The chances are, if you’ve been in the transportation industry for a while, you’ve heard the phrase “last mile delivery,” also called “final mile delivery.”
In recent years, with the rise of e-commerce and a consumer-driven industry, last mile delivery has become a major differentiating factor among competitors, and a job opportunity for 1099 independent contractors looking to have a regular route close to home.
With today’s consumers expecting fast and reliable delivery every time they make an online purchase, retailers and last mile delivery companies have had to work hard to offer multiple options for fast and affordable shipping and delivery rates. However, between a fluctuating economy and the unsolved “last mile problem,” there is still room for improvement in this key stage of the supply chain process.
Read on to find out what last mile delivery really is, the current difficulties facing the transportation industry, and how new technologies are helping businesses nationwide combat the “last mile problem.”
What is Last Mile Delivery?
The supply chain process can be divided into three main stages:
The First Mile is the creation and distribution of a product from the original manufacturer.
The Middle Mile is the long distance transportation of a product from the manufacturer to its final transportation hub.
The Last Mile or Final Mile is the transportation of a product from a hub such as a local warehouse or fulfillment center to its final destination at either a retailer or customer’s home.
Every step of the supply chain process is important, but the last mile has the most impact on the customer’s experience, and their likelihood of ordering from a company again. Therefore, businesses must ensure the most quick and efficient last mile delivery as possible if they want to stay ahead of competition.
What’s the “Last Mile Problem?”
The “last mile problem” is another phrase you might have heard thrown around. This simply refers to the common factors that cause issues, delays, and additional expenses during the last mile delivery. This stage of the supply chain process might be the most critical to the consumer experience, but it’s also the most expensive and time-consuming for the business, often accounting for 53% of overall delivery costs.
Many factors play a role in this notoriously difficult and expensive phase of the delivery process that affect both drivers and businesses. For drivers, last mile delivery can be difficult due to a short delivery time frame, dense urban areas that lead to more stops, last minute route changes, rising fuel prices, and failed deliveries.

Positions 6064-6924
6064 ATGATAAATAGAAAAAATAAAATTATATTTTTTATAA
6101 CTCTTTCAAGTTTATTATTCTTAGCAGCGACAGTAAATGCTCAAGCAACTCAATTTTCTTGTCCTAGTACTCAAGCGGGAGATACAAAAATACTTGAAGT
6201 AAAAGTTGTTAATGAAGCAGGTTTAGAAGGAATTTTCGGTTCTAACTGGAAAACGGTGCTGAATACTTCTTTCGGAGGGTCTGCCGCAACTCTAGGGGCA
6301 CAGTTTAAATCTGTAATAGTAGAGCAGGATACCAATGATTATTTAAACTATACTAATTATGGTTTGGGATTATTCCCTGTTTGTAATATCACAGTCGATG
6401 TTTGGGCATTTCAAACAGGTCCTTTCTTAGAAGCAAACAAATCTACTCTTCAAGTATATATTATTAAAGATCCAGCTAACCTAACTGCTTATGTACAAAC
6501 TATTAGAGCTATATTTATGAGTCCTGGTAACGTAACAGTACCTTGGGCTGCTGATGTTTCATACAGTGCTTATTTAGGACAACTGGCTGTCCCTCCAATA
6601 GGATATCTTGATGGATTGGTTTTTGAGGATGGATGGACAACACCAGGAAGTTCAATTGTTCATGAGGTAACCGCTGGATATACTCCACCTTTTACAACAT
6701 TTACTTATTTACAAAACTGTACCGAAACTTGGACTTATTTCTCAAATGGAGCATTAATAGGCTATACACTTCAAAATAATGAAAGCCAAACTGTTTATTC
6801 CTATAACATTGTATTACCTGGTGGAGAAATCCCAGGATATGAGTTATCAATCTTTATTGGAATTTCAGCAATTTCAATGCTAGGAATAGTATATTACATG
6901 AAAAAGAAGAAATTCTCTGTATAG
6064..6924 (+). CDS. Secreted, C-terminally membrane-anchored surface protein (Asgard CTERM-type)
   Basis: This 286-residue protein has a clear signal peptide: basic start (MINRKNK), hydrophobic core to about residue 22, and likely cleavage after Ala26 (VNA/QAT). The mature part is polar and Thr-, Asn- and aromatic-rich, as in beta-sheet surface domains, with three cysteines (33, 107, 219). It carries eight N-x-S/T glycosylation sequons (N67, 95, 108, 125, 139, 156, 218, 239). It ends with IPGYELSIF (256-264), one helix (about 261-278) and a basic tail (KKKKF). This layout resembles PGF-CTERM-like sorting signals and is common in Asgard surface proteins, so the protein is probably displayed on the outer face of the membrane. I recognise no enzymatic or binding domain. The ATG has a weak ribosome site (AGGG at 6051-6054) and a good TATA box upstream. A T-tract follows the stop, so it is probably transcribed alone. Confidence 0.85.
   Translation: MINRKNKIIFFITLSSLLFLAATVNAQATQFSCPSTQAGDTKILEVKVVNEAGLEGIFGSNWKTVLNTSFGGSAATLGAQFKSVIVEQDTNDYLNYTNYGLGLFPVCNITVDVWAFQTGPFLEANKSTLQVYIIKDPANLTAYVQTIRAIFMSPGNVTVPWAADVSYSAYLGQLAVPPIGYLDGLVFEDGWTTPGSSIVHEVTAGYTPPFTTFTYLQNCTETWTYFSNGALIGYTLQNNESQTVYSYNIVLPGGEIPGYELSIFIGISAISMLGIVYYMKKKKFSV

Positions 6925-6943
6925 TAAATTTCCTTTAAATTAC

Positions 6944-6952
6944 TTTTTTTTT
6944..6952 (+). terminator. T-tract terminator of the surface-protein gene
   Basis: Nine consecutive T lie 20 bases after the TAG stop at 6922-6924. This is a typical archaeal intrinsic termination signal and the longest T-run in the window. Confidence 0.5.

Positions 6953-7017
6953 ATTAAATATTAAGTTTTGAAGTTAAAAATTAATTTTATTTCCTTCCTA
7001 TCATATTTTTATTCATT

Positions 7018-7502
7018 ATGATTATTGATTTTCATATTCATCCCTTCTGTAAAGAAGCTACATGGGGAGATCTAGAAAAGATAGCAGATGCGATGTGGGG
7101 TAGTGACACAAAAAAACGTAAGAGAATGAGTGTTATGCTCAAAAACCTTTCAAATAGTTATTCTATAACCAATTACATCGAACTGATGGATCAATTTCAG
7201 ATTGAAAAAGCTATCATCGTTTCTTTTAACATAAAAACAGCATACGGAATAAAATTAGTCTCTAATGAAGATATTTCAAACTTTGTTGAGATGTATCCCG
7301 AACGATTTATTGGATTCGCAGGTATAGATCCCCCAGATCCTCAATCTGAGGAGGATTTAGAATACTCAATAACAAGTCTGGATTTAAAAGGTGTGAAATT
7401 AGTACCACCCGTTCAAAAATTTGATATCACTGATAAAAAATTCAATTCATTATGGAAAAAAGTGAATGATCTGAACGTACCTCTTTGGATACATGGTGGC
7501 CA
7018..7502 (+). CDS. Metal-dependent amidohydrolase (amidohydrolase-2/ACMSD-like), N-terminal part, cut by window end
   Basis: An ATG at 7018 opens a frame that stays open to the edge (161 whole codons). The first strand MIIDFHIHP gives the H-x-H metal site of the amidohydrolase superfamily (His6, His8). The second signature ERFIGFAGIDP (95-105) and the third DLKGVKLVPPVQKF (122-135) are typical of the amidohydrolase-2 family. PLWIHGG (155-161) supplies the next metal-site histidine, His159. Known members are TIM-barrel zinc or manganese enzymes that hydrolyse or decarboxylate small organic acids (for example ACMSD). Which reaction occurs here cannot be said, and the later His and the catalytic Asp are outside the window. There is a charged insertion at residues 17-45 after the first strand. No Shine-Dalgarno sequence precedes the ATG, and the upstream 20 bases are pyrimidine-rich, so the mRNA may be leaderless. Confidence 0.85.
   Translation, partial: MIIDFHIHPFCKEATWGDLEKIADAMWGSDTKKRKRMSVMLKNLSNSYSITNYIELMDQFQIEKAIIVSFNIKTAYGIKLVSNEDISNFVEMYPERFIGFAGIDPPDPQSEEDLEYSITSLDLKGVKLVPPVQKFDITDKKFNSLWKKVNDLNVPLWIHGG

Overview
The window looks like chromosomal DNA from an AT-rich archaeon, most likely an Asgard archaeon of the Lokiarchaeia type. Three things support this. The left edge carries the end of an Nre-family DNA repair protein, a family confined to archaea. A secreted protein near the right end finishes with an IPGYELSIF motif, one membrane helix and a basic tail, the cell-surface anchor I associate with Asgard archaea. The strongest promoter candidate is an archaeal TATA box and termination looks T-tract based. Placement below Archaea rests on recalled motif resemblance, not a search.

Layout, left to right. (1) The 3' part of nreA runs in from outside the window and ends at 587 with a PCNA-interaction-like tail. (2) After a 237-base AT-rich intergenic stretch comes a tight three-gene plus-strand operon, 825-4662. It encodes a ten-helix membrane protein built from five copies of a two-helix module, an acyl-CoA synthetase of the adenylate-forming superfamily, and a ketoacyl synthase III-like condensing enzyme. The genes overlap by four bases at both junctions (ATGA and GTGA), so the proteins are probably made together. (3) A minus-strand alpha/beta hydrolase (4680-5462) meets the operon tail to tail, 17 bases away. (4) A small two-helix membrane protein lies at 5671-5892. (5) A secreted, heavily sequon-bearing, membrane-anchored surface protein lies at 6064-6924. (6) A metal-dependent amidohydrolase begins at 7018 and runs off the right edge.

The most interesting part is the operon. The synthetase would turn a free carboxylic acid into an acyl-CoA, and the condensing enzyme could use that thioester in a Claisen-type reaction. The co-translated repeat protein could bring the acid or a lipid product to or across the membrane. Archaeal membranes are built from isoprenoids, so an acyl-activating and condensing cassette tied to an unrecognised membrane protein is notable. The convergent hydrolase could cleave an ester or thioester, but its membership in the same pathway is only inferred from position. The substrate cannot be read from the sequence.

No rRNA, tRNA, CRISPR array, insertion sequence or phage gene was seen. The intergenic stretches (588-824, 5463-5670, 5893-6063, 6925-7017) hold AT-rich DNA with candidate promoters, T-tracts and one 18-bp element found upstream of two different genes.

Businesses must also account for other factors such as the added pressure of customer expectation for rapid delivery and real-time tracking, the shortage of qualified drivers, and the costs of vehicle maintenance.
The importance of last mile delivery is certain to continue increasing, which means that it’s essential to utilize the newest technologies and industry trends to find solutions to the “last mile delivery problem.”
How to Prepare for the Last Mile
There are several important considerations to keep in mind when attempting to optimize your last mile delivery process.
Efficient Route Planning
Effective last mile delivery requires efficient route planning to minimize travel time and fuel costs. Utilize advanced route optimization software to streamline routes and improve overall efficiency. Hiring or contracting with 1099 independent local drivers or owner operators can be an added bonus, as they will be more familiar with shortcuts and traffic patterns.
Real-Time Tracking and Visibility
One study recently reported that 93% of customers expect to be able to track their order. By employing technology solutions that provide real-time tracking and visibility into the delivery process, you can assist in monitoring driver performance, ensuring on-time deliveries, and addressing any unforeseen challenges.
The companies that have best set themselves up for success in the last mile delivery process, such as Amazon, FedEx, and General Logistics, have all integrated technology to improve efficiency and lessen the chance of error. Consider technologies such as mobile apps, GPS tracking, and electronic proof of delivery (ePOD) systems to streamline operations and provide better service.
The best way to avoid costly repairs and delays is by keeping your fleet upgraded and compliant with regulations. Many providers of last mile delivery also utilize electric vehicles due to their lower operating and maintenance costs and reduced carbon footprint. It’s also worth considering offering additional benefits for the customer, such as white glove service, that cater to businesses and individuals who are seeking a higher standard of care, attention, and service for their shipments.
Although facing a number of difficulties and considerations as it expands, last mile delivery is sure to be a key part of the future of the trucking industry.